I say this regretfully, as I'm still really impressed by the intelligence and effortless composure Jake displays during the live coverage, when overseeing the continuous spats between the wayward Eddie Jordan and the slightly stiff David Coulthard. It's a task that not many are up to.

I love seeing those bits, and they're made even more fun in the post-race Forum, which is a must for any genuine fan. In this supplementary programme, the excellent Martin Brundle joins the rest of the team, and what usually ensues is a verbal melee between Jordan, on one side, and MB and DC on the other.

The huge, festering fly in the ointment is the intolerable Jonathan Legard - how on Earth he remains at the BBC is beyond me, as he is pretty-much universally unpopular (to put it kindly) as an excuse for a commentator. He genuinely spoils the two hours of what should be the most thrilling event on television. Worse still, while we are lucky enough to have Brundle, who never fails to offer outstanding commentary, we have to suffer the loutish, ignorant, semi-autistic Legard constantly interrupting with his brutal, inane shouting. He took not one jot of notice last year, and I doubt he will this year. In fact, Brundle could quite easily commentate alone.

The presenting team during Practise on Friday and Saturday do a decent job, although the sometimes-chippy Anthony Davidson can irritate with his cockiness.

One last point is that none of us really needs our BBC Tax wasted on several articles of fluff prancing up and down the paddock being paid to Twit about the colours of the jumpers being worn by the drivers and other personages. In the puerile text coverage of the test sessions, these fashion-bunnies were clearly what most outlay was splurged upon, pardon the pun. Twitter is for teenage girls with no boyfriend; it isn't for adults.

This is an opportunity to air these views, not necessarily the place to speak generally about Formula One and the season ahead, so, while it may sound very negative in part, it's important to focus on a these crucial elements that have a huge effect on the enjoyment of the sport.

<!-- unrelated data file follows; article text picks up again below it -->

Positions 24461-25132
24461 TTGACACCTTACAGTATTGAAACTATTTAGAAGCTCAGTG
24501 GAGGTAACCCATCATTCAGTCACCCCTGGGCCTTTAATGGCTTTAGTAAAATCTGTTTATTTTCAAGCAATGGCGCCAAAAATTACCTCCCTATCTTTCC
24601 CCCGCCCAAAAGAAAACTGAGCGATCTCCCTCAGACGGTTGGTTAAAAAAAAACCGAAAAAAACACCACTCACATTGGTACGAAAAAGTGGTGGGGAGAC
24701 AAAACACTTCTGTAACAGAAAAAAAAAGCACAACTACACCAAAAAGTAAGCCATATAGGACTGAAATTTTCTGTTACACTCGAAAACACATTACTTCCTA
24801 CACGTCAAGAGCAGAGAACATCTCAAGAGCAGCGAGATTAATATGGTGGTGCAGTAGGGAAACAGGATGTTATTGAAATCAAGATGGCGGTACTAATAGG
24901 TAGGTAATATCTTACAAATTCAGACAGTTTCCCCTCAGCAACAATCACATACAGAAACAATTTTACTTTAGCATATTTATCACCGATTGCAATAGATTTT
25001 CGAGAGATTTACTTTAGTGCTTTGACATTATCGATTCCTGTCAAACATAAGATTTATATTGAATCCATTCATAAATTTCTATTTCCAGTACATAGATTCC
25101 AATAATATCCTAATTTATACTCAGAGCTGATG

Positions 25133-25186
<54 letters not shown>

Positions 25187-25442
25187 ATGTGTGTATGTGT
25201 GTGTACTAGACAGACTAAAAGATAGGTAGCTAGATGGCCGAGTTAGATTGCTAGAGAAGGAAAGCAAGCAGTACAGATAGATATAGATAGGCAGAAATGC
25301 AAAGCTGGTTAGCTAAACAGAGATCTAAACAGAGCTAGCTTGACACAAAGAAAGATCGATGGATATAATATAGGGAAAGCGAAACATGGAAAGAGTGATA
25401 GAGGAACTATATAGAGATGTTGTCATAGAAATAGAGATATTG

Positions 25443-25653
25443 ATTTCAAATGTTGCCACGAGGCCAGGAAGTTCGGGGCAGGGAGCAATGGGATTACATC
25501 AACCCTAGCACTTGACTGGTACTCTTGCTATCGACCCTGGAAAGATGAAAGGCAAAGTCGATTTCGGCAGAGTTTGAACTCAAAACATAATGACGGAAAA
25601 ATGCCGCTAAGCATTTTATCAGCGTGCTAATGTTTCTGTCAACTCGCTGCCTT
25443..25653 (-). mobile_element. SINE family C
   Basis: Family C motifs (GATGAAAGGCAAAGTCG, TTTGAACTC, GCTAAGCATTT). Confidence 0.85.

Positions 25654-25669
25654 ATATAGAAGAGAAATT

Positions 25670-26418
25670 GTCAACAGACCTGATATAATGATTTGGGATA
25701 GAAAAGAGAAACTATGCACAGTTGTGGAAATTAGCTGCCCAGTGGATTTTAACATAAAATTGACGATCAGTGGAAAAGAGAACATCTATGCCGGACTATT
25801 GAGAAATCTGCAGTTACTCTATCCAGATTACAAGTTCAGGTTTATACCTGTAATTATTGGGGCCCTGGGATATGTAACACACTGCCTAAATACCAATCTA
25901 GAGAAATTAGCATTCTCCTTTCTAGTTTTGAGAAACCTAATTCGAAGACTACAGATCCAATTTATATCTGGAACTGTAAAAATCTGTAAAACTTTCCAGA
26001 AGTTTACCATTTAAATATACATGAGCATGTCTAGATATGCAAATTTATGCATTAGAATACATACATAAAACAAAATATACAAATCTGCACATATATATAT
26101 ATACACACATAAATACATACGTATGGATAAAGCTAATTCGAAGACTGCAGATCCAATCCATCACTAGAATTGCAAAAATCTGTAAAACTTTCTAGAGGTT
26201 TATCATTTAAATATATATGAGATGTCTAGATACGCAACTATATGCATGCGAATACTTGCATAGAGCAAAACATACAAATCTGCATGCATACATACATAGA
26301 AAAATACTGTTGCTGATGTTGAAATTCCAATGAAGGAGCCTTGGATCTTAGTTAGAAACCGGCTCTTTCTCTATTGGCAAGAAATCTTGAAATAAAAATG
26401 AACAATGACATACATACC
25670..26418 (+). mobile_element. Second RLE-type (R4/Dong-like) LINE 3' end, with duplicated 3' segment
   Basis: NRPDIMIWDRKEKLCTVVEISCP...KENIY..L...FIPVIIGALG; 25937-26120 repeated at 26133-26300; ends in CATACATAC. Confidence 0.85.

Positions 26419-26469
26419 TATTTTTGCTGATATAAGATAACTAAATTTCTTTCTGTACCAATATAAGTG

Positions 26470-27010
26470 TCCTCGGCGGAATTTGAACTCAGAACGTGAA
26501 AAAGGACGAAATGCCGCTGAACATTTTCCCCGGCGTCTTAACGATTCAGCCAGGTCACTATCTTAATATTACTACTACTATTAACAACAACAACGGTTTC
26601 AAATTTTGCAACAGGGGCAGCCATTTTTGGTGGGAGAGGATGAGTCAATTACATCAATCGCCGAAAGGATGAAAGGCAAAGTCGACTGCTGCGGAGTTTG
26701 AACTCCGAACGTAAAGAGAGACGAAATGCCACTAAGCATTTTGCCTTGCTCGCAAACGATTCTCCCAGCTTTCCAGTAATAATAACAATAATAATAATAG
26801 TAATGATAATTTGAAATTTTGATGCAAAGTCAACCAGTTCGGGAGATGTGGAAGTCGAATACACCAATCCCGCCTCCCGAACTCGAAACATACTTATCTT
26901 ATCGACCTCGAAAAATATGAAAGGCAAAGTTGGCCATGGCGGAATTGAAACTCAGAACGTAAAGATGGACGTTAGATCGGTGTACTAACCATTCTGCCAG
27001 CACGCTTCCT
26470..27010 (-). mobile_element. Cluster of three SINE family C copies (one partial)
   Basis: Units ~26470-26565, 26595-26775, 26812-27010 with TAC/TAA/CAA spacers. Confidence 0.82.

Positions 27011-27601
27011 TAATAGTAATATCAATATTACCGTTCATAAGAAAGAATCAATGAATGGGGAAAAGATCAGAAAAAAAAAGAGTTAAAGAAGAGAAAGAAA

8 March 2010

I'll probaby live to regret this but I actually AGREE with VirginPower. I can't believe I'm saying this. I also happen to think he's a ringer........

As an aside, I have a mate who works for an independent global TV sports production company as a producer and they are messing around with the idea of getting a couple of drunk fellows who know a bit about football to commentate on a game, obviosuly it would need to go out after the watershed but I saw a 'pilot' and it was hilarious.

Might work as a digital feed in F1.........

8 March 2010

[quote Phillip McCavitie]Might work as a digital feed in F1,[/quote]

Well, I'll give you something to disagree with then, because that's precisely the sort of twaddle F1 doesn't need.

I'm sure that what you saw didn't make much difference to football, but leave the retards and drunks to their fruity sport, matey. We're having enough trouble getting rid of Legard at the moment.

8 March 2010

[quote VirginPower]We're having enough trouble getting rid of Legard at the moment.[/quote]

Back to my 'ringer' point, who is 'we' VP?

As for the digital feed thing, it didn't work before for F1 so I'd be churlish to say it would work now without massive tweaking. That said, the drunken footy feed is hilarious if you like that sort of thing.

8 March 2010

Shouldn't the BBC point out that there are other Motorsports out there?

This weekend saw WRC, IRC, WTCC and also Le Mans testing - not a jot on their website. Motorsport doesn't revolve around F1.

8 March 2010

[quote AndyRAC] Shouldn't the BBC point out that there are other Motorsports out there?


It does when you paid Bernie what they paid

[quote AndyRAC] This weekend saw WRC, IRC, WTCC and also Le Mans testing - not a jot on their website. Motorsport doesn't revolve around F1.[/quote]


I do think that David Croft would be a better foil for Martin Brundle and put JL on the practise and radio shows.

8 March 2010

I like Jonathan Legard's commentaries.

The biggest problem he and all others have is commentating on a TV feed.

Obviously Virgin Power has his axe to grind, hopefully he is not associated with Virgin Group and the Virgin Racing team and is purely representing himself but he doesn't answer the question.

8 March 2010

[quote trocadero] I like Jonathan Legard's commentaries. [/quote]

They are not as bad as some make out and don't justify the vitriol and hatred written on other threads. He's much better than James Allen was on ITV.

Whoever does it seems to suffer for not being Murray, which is daft, loads of peeople moaned about Dear old Murray!

8 March 2010

Captain Kirk`s going to come back and phase Schumacher is he? The word you want is faze. You`re getting paid to write English; try using your brain instead of spellchecker.

8 March 2010

[quote Phillip McCavitie]Back to my 'ringer' point, who is 'we' VP?[/quote]

It's James Allen. He want his old job back hence he's trying to start a hate campaigne against Jonathan Legard.